The Ever Given Might Have To Shift Over 18,000 Containers To Other Ships

The legal complications and the damage to be paid is holding back the massive ship.

Egyptian authorities have held back the Ever Given massive ship that got stuck on the Suez Canal on 23rd March. The authorities have asked its operators to pay $1 billion in damages to get a free pass for their ship.

The legal limbo caused its operators to think about possibilities of loading the containers to other ships that are on their way to Europe. Transferring some 18,000 cargo containers is a nightmare in itself, a physical, legal, and logistical one.

The Ever Given ship, which belongs to Evergreen Marine Corp, was freed six days later when it ran aground on the Suez canal. However, she couldn’t leave the waterway as Egypt’s government had reservations to be catered first.

Alternate options are on the table to fit as a solution for the Taiwanese operator, EverGreen, faces. The brightest of the chances are that these containers would be transferred to other vessels as pressure is mounting. Customers are waiting anxiously for their long-stuck products, ranging from toilet papers to large furniture and whatnot.

“Customers are asking when their boxes will be delivered after the ship seizure, and the prospect of moving the containers to other ships and delivering them to the clients in Europe is now on the table,” an unnamed source directly involved in the matter told The Journal.

The efforts to re-locate the containers and thousands of tons of cargo to other ships would come with a high cost and a physical and logistical challenge for its operators.

“It won’t be easy to do, but there are several options,” the same source told The Journal. “Empty ships can be deployed to pick up boxes, and some can be loaded to other container ships crossing on the same route to Europe.”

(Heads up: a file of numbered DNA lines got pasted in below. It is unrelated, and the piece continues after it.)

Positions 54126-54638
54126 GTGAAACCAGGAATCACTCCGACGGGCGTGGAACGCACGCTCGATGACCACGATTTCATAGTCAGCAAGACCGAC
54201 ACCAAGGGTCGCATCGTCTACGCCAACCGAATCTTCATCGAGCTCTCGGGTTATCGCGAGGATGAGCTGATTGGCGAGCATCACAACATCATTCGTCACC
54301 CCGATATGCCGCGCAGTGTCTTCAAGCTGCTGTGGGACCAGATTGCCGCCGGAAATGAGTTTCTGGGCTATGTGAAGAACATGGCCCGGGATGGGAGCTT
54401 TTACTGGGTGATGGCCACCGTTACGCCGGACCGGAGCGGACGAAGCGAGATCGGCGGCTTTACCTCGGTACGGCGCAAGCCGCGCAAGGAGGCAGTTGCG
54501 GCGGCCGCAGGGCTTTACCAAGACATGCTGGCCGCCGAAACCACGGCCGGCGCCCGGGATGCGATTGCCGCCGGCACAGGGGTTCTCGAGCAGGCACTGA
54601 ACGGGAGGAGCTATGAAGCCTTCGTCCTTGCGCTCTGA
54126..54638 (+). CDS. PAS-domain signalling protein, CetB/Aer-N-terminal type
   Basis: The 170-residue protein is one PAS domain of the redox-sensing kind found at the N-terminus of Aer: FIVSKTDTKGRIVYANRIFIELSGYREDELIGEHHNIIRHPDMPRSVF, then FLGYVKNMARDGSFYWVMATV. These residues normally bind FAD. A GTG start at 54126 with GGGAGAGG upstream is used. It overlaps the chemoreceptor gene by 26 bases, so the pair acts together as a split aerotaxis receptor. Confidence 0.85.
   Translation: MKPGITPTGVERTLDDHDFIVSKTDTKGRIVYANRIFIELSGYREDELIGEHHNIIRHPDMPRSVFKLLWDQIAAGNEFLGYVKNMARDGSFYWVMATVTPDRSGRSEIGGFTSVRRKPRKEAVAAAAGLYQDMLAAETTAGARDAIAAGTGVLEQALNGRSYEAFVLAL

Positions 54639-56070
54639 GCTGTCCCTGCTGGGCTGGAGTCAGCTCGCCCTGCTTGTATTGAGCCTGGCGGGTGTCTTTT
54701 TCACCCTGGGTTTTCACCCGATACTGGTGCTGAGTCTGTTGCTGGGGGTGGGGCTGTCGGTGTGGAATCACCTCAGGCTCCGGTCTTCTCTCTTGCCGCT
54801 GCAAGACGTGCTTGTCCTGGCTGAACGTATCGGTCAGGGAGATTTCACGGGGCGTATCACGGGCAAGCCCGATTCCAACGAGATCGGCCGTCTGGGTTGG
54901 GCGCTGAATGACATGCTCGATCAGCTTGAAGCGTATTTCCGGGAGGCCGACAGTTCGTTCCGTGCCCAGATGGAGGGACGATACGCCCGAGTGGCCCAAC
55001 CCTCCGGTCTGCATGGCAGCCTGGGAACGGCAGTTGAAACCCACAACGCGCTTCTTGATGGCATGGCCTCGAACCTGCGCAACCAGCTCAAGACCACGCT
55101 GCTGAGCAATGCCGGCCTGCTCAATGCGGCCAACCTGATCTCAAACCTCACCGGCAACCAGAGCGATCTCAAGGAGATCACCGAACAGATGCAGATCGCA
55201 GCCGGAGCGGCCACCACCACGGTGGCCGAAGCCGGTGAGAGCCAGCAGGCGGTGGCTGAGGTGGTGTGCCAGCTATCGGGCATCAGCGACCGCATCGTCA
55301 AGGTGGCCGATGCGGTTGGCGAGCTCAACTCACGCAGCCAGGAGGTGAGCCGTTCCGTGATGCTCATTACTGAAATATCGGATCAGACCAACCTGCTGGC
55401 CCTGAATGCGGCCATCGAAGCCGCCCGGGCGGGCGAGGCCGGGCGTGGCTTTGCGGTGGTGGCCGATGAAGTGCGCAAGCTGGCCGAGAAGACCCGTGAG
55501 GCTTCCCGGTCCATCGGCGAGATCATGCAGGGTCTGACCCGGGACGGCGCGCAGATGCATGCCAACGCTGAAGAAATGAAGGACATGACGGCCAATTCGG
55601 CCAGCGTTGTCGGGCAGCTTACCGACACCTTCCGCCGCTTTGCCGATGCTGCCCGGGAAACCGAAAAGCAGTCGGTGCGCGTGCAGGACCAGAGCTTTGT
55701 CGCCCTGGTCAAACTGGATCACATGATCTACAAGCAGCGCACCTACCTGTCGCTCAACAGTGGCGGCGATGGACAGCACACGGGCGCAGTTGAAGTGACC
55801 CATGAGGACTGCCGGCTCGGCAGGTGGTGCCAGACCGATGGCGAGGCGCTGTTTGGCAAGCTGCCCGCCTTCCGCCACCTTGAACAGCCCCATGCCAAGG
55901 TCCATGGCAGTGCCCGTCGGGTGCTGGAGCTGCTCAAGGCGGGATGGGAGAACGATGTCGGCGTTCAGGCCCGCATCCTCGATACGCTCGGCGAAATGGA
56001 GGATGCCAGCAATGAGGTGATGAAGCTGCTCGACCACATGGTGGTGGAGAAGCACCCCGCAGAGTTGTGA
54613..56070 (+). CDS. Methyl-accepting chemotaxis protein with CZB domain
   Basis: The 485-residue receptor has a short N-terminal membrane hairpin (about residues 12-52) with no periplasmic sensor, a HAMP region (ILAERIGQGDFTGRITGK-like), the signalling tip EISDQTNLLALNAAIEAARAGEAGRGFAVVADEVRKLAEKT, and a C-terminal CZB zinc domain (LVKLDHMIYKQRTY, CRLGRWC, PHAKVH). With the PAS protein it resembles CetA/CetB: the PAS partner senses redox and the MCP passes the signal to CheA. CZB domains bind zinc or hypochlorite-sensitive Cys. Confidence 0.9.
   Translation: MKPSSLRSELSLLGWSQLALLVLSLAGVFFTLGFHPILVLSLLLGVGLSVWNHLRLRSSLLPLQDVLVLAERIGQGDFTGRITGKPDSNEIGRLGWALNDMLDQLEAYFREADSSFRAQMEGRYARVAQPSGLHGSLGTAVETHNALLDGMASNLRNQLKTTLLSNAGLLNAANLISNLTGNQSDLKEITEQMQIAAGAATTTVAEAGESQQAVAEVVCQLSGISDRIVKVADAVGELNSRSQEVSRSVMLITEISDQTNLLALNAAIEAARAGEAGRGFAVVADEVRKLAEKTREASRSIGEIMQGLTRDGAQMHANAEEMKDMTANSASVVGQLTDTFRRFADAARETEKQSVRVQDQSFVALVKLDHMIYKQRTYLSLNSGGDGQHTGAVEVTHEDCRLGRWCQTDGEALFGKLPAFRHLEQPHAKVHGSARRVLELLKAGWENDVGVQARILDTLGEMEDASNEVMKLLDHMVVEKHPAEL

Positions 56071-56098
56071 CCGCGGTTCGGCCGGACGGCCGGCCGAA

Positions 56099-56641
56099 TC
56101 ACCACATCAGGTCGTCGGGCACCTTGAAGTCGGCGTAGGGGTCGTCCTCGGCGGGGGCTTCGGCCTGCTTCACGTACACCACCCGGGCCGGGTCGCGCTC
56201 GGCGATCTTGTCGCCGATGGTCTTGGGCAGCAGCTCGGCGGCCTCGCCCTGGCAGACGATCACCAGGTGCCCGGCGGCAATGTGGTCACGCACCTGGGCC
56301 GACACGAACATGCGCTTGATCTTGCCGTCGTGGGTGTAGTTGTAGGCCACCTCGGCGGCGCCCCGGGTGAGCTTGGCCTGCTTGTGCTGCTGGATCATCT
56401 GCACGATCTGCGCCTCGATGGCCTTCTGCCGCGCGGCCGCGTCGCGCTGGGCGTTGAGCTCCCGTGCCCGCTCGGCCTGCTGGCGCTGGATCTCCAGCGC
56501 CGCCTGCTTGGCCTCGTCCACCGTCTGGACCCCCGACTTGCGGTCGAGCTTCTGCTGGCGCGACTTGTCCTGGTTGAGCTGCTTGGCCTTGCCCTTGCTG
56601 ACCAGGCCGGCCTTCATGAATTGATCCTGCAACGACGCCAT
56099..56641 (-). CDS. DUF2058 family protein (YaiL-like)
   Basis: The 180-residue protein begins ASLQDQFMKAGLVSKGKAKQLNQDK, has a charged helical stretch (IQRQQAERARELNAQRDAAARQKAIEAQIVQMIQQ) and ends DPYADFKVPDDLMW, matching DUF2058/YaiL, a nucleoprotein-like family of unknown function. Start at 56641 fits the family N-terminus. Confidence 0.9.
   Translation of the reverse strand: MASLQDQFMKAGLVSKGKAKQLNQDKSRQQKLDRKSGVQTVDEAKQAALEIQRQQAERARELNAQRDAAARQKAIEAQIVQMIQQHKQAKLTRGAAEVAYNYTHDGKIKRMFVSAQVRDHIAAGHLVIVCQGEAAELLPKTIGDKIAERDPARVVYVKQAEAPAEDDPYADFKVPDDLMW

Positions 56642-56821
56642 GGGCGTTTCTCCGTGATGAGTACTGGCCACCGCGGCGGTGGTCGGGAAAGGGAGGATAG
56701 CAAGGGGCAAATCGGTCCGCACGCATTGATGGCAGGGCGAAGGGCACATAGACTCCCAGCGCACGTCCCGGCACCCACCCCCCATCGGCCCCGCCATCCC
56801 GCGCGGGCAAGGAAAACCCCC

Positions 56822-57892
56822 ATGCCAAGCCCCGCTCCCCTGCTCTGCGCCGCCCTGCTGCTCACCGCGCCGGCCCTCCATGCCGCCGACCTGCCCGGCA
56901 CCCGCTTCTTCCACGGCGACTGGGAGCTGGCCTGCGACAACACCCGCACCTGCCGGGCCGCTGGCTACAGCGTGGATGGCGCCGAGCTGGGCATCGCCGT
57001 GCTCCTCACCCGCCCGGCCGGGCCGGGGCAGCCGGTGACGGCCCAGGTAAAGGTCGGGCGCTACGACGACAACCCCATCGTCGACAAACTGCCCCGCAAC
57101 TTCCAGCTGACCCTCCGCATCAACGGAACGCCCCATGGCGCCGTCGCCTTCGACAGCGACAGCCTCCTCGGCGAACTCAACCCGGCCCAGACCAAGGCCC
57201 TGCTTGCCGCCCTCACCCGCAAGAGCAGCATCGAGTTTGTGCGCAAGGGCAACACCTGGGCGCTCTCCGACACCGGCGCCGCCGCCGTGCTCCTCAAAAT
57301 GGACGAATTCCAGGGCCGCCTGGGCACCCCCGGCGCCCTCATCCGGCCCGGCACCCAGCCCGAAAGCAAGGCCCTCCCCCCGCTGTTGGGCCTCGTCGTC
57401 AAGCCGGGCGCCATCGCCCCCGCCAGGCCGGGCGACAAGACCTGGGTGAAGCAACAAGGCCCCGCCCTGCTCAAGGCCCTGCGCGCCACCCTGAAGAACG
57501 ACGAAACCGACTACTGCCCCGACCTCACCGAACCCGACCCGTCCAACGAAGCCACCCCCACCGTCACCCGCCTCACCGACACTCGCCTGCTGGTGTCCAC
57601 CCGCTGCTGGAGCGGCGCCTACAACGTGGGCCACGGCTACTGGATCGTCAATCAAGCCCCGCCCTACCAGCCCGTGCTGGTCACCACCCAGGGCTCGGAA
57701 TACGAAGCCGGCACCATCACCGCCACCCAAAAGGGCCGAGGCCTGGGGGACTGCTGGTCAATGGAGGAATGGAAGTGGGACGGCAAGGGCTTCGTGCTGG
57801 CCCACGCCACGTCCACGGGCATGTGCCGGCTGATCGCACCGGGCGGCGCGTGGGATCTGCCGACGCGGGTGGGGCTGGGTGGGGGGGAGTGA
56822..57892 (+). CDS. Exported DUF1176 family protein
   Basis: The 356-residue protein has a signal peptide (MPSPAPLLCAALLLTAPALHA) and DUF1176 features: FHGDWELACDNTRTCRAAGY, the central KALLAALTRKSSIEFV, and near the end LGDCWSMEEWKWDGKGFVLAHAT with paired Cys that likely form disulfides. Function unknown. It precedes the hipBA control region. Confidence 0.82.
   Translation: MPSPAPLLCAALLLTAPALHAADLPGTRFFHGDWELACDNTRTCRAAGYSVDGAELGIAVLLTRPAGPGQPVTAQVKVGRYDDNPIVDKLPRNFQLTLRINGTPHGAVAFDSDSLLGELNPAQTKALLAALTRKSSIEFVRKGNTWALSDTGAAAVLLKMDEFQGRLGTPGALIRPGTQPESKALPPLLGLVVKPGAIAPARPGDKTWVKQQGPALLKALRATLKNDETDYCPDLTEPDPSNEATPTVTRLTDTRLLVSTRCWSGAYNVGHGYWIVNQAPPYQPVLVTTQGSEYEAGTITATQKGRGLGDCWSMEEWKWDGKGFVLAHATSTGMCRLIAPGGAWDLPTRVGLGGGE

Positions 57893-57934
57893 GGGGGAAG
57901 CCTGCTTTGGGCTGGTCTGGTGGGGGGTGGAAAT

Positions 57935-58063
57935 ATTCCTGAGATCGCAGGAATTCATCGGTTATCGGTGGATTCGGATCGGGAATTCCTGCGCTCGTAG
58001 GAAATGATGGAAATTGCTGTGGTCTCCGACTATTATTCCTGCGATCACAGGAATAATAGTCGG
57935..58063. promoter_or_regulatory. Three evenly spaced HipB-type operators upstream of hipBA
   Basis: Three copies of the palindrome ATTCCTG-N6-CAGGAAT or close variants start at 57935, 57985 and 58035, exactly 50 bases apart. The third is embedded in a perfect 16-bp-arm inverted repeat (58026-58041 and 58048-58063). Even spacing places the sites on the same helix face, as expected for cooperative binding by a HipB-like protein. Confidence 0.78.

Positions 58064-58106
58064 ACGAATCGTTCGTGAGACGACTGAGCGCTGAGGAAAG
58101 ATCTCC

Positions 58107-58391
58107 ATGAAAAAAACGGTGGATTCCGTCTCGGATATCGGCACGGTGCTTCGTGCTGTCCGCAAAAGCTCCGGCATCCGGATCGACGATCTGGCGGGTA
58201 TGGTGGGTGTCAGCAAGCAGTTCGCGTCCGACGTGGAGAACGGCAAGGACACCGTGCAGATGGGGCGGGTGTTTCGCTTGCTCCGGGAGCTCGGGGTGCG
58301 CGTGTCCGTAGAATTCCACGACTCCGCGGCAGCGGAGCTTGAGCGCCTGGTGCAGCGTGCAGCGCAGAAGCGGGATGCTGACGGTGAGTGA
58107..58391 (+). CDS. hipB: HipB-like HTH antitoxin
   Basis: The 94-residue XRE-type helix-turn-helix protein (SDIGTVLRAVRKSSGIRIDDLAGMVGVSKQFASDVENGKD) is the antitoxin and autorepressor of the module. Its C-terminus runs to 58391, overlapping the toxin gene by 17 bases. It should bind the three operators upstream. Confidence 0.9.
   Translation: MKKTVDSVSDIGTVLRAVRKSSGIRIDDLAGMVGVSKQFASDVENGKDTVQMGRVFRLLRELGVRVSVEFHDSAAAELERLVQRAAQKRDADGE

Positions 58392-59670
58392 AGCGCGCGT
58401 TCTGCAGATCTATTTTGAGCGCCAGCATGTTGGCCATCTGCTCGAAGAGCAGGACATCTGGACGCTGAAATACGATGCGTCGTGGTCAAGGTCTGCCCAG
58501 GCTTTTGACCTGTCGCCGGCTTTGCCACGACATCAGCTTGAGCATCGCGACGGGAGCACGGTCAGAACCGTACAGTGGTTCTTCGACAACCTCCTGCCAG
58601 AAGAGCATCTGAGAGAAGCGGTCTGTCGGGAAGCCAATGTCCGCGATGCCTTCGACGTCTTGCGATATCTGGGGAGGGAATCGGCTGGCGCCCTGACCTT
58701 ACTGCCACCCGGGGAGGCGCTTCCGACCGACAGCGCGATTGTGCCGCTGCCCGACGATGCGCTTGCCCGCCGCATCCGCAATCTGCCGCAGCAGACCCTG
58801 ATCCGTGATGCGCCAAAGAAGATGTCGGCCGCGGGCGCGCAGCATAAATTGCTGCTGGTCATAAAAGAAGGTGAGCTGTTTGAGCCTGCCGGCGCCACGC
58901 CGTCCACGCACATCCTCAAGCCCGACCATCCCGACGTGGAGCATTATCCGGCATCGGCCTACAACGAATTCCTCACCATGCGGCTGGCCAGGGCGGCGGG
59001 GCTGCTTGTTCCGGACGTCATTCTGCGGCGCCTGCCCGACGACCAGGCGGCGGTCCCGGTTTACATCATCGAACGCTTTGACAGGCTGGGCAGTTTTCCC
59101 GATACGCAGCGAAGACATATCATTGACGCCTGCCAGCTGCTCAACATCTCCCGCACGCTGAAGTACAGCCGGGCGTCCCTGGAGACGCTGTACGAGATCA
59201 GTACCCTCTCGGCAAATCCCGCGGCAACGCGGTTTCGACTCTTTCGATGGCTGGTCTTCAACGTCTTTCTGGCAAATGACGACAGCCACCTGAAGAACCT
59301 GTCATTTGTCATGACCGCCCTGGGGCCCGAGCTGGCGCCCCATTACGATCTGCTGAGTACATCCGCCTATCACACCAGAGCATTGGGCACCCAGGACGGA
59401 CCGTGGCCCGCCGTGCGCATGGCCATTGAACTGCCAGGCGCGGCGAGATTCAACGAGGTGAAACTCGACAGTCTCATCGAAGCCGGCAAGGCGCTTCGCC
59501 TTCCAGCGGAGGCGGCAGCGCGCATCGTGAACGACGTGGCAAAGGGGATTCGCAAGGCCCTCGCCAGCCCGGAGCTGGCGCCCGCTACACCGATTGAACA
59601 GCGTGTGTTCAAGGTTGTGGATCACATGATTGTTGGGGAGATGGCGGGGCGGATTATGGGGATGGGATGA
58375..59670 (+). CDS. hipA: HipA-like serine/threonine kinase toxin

While studying the Egyptian court order, the Marine Corps found that the vessel and the cargo could be treated as separate entities. Earlier this month, the ship’s owner filed a claim against the vessel’s operator that stated to share the risks and costs involved in Ever Given’s recovery.

This photo released by the Suez Canal Authority on Thursday, March 25, 2021, shows two tugboats next to the Ever Given, a Panama-flagged cargo ship, after it become wedged across the Suez Canal and blocking traffic in the vital waterway from another vessel. An operation is underway to try to work free the ship, which further imperiled global shipping Thursday as at least 150 other vessels needing to pass through the crucial waterway idled waiting for the obstruction to clear. (Suez Canal Authority via AP)

Two Maritime lawyers said earlier this week, “The seizure of the Ever Given and compensation demand for salvage and other expenses by Egypt’s canal authority escalates the complexity and cost for the numerous cargo owners with property in transit aboard the vessel.”

The massive ship was on its way to Europe from Asia when it got stuck, causing massive delivery delays and a huge traffic jam on the Suez canal. Almost 400 other ships were stuck behind, which later got running on their journey to Europe.

Evergreen Marine Corp hasn’t disclosed the customers whose shipments have been long stuck on the Ever Given massive ship; however, companies like Ikea and Germany-based supermarket Aldi have already stated bearing losses due to the incident.

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